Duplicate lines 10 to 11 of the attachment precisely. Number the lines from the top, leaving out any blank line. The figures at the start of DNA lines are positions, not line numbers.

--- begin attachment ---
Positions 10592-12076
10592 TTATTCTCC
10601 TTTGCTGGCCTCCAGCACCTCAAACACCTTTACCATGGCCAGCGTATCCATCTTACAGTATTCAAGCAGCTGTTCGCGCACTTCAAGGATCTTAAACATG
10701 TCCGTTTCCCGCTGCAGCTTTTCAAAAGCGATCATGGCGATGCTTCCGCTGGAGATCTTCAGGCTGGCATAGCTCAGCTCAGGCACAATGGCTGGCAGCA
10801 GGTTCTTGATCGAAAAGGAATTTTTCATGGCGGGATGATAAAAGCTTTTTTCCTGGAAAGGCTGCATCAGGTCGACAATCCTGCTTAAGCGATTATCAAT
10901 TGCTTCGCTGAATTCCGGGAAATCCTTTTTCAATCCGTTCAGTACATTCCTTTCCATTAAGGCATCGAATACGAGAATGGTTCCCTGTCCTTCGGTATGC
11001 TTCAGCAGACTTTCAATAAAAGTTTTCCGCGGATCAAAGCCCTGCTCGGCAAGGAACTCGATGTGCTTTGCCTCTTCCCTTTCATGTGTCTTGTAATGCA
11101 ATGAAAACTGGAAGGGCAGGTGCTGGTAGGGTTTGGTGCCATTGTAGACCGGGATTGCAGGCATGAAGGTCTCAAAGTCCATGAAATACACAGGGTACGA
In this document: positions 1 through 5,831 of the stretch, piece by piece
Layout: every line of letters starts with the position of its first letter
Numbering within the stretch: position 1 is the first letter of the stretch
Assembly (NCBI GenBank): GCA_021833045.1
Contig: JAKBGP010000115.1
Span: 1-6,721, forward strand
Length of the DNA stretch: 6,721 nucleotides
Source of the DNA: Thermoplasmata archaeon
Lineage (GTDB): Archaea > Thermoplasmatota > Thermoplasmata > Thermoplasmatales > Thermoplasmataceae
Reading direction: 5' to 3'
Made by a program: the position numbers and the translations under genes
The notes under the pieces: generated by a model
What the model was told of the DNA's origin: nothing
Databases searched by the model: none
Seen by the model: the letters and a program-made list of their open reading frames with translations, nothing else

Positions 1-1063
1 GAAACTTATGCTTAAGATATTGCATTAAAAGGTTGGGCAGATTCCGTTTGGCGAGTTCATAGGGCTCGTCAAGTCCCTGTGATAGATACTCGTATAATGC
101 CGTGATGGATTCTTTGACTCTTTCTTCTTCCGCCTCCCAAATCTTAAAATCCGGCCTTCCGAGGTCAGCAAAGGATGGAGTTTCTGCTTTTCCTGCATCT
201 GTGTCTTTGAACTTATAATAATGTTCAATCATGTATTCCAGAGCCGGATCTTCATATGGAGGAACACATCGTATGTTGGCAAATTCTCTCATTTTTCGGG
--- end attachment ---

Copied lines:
Layout: every line of letters starts with the position of its first letter
Numbering within the stretch: position 1 is the first letter of the stretch